As many people have already illuminated some of your inaccuracies, I will instead focus on your initial opening; washing your hands with hair conditioner...I will call you on that. People wash their hands either over the toilet or at the wash hand basin, outside the shower cubicle. Neither will have hair conditioner as Japanese people wash their hair in the shower before a soak in the tub. Under the said wash basin, is a cabinet where most people keep grout cleaner which smells uncomfortably strongly of bleach and recommends you open a window when using it as it is toxic. Also laundry detergent, fabric softener if the machine is also located here and not on the veranda, spare bars of soap which most families use at the wash basin. So how come you were using hair conditioner at the wash basin or in the toilet? Finally, conditioner and shampoo are not Japanese words so are not written in Kanji but Katakana...so what if you can't read it- shampoo is a shorter word than conditioner so easily distinguished.

-1 ( +1 / -2 )

Navigating a Japanese bathroom sounds challenging for us newbies, but then I remembered a public "toilet" I encountered in Croatia......a hole in a concrete floor, with nothing to hold onto to ease squatting, open to other members of the same sex, and no paper. It was shocking to someone used to a ceramic toilet in an enclosed space. Even the old-fashioned outhouse that I encountered at my grandparents as a youth would have been preferable.

As an avid Sci-Fi writer, I will be looking for anything else from Mr. Dean.

1 ( +2 / -1 )

As many people have already illuminated some of your inaccuracies, I will instead focus on your initial opening; washing your hands with hair conditioner...I will call you on that.

Get a life! It's a humorous piece, not a documentary.

1 ( +3 / -2 )

Kathryn Sunday, spot on! My thoughts, exactly. Jerseyboy, it might be humour however Japan Today is not a humour source, and readers will take this as truth. The write does not want to mislead, as is evident by his polite acceptance of a previous correction. He can take it (^.^)!

0 ( +1 / -1 )

Please people of Japan, just take a goddamed shower twice a day! Then you won't have to worry about these stupid "washlets" or whatever.

(And people wonder why the birthrate is so low!)

-2 ( +0 / -2 )

washing your hands with hair conditioner...I will call you on that.

Finally, conditioner and shampoo are not Japanese words so are not written in Kanji but Katakana...so what if you can't read it- shampoo is a shorter word than conditioner so easily distinguished.

In my defence, I'd like to point out that I am not particularly clever.

Truthfully, the very first time I was left alone in the shower room I was faced with a larger selection of bottles than I thought the event warranted. I was alone, shy, confused and without my glasses... not to mention that I had no idea that the Japanese language includes 3 separate alphabets. I thought Katakana was a sword. I did put something on my head which did not lather up. Looking back, I'm pretty sure it was conditioner. It might have been something else, but probably not tile & grout cleanser as my hair did not fall out and I did not develop a severe chemical burn... also my hair became soft and manageable and bounced gracefully as I walked... which made my underarms tickle a bit.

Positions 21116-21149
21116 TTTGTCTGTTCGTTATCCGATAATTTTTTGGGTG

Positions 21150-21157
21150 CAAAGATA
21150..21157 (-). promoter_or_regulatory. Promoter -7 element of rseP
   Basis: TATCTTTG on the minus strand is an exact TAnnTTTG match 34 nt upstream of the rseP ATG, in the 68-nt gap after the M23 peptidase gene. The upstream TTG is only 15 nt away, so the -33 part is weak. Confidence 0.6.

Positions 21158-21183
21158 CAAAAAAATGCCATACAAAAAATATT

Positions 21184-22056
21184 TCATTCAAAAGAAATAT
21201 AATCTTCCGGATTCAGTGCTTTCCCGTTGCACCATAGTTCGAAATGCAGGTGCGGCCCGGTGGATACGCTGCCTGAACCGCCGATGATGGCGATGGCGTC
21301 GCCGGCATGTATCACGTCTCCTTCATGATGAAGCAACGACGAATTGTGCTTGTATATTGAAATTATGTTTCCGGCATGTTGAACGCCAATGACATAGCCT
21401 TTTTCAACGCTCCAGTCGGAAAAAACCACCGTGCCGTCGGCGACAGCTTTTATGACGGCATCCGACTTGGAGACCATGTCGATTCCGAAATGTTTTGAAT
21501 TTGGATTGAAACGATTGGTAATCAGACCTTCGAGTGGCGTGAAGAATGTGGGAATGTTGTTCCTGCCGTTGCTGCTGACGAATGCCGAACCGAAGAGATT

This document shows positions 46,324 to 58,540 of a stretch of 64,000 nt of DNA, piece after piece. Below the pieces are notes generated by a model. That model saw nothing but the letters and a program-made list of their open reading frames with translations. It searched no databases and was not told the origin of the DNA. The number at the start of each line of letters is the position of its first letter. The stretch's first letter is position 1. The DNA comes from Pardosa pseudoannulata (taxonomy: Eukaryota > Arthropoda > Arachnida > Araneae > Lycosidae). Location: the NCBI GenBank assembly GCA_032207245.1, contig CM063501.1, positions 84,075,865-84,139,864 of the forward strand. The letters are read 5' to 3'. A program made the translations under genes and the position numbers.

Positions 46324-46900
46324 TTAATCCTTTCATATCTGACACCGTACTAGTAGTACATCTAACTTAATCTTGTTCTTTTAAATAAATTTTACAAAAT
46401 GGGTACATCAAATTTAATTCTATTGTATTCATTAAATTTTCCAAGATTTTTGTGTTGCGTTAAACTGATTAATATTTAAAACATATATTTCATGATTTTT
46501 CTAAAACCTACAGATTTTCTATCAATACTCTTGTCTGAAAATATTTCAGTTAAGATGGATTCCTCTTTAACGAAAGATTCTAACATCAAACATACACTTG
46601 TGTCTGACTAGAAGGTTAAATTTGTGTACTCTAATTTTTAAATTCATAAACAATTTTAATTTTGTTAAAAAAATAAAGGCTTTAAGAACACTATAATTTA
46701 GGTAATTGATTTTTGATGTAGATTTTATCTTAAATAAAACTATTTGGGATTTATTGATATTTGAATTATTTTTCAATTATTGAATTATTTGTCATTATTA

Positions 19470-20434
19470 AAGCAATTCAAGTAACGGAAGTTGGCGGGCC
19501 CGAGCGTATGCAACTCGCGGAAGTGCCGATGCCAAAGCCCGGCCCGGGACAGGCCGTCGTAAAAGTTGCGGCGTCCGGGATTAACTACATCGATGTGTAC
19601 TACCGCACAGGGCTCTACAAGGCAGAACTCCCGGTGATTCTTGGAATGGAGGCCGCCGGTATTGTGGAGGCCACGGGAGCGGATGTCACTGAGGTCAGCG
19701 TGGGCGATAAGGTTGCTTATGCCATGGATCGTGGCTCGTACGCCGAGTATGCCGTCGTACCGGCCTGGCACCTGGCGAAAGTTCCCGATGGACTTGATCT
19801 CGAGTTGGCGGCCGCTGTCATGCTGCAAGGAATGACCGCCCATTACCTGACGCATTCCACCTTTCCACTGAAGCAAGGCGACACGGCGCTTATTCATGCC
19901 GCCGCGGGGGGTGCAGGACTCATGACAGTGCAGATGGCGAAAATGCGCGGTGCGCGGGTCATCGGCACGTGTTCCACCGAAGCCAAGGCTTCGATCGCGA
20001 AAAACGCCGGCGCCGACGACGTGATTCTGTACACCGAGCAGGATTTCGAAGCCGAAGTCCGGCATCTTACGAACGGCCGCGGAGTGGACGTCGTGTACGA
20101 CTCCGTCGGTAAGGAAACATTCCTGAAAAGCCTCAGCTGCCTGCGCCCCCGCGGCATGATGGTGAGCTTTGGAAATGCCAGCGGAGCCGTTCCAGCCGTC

3 ( +4 / -1 )

I lived almost 12 years (collectively) in Japan and never quite mastered their toilets... I remember sitting on one once and soft music started to play. I couldn't figure out where it was coming from! The "sound princess" was the culprit. Not sure why I needed to be serenaded while on the commode...

2 ( +2 / -0 )

I have a nice, modern bathroom. When I open the door, the lid of the toilet opens automatically, and a light on the toilet illuminates the seat in case I am too plastered to find the light switch on the wall, or figure out which of the 4 buttons turns on the light. The control panel to the toilet is on the left, the first two buttons are the flush buttons, "big" for the mornings after Thai food and lots of drink, "small" for business as usual. The next two buttons regulate the lid and seat independently. The lower buttons are for the washlet functions, big spray, or small spray, with buttons to regulate pressure and temperature. Setting both to maximum is good for laughs when visitors get curious. The best function is that the toilet has negative air pressure, and vents to the outside, so one can do business without making the bathroom smell bad. If Al Bundy were to use my toilet, he would probably never get off of it. On the bad side, such a toilet doesn't come cheap, my first car cost much less.

What most foreign visitors are confused by in Japan are not the modern toilets you find in hotels and and nice department stores, but the old style "Turkish" toilets which are still commonplace throughout the city, and universal out in the countryside. I have seen my friends try to figure out which way to squat, how to balance themselves, or pull their pants out of the way to provide clear access. Wiping while in this position is also an art which many westerners do not possess. It's hard to imagine how high-tech astro-toilets and turkish toilets co-exist in the same country.

0 ( +1 / -1 )

LMFAO! Well written and so true!

0 ( +0 / -0 )